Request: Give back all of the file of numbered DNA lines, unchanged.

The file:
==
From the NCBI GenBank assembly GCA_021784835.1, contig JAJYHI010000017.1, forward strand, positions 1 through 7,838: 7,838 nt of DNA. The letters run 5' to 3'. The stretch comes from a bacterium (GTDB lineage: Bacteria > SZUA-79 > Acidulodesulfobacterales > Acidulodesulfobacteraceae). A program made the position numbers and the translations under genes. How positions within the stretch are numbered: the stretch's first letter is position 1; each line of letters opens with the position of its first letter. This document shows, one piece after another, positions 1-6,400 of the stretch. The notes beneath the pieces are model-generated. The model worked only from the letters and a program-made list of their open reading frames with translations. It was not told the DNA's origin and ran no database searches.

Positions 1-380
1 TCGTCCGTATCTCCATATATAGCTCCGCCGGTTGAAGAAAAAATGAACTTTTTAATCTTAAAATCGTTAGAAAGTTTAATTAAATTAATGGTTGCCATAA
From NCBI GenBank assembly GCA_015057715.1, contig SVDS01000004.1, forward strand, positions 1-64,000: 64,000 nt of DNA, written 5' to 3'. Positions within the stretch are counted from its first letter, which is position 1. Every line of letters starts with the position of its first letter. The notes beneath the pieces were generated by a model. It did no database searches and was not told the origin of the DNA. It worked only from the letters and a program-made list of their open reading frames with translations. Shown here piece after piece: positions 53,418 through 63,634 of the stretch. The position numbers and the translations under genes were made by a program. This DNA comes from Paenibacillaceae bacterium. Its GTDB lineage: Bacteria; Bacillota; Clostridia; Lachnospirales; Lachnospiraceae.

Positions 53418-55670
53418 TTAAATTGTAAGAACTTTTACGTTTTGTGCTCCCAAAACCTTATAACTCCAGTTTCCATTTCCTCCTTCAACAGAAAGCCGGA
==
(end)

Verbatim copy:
From the NCBI GenBank assembly GCA_021784835.1, contig JAJYHI010000017.1, forward strand, positions 1 through 7,838: 7,838 nt of DNA. The letters run 5' to 3'. The stretch comes from a bacterium (GTDB lineage: Bacteria > SZUA-79 > Acidulodesulfobacterales > Acidulodesulfobacteraceae). A program made the position numbers and the translations under genes. How positions within the stretch are numbered: the stretch's first letter is position 1; each line of letters opens with the position of its first letter. This document shows, one piece after another, positions 1-6,400 of the stretch. The notes beneath the pieces are model-generated. The model worked only from the letters and a program-made list of their open reading frames with translations. It was not told the DNA's origin and ran no database searches.

Positions 1-380
1 TCGTCCGTATCTCCATATATAGCTCCGCCGGTTGAAGAAAAAATGAACTTTTTAATCTTAAAATCGTTAGAAAGTTTAATTAAATTAATGGTTGCCATAA
From NCBI GenBank assembly GCA_015057715.1, contig SVDS01000004.1, forward strand, positions 1-64,000: 64,000 nt of DNA, written 5' to 3'. Positions within the stretch are counted from its first letter, which is position 1. Every line of letters starts with the position of its first letter. The notes beneath the pieces were generated by a model. It did no database searches and was not told the origin of the DNA. It worked only from the letters and a program-made list of their open reading frames with translations. Shown here piece after piece: positions 53,418 through 63,634 of the stretch. The position numbers and the translations under genes were made by a program. This DNA comes from Paenibacillaceae bacterium. Its GTDB lineage: Bacteria; Bacillota; Clostridia; Lachnospirales; Lachnospiraceae.

Positions 53418-55670
53418 TTAAATTGTAAGAACTTTTACGTTTTGTGCTCCCAAAACCTTATAACTCCAGTTTCCATTTCCTCCTTCAACAGAAAGCCGGA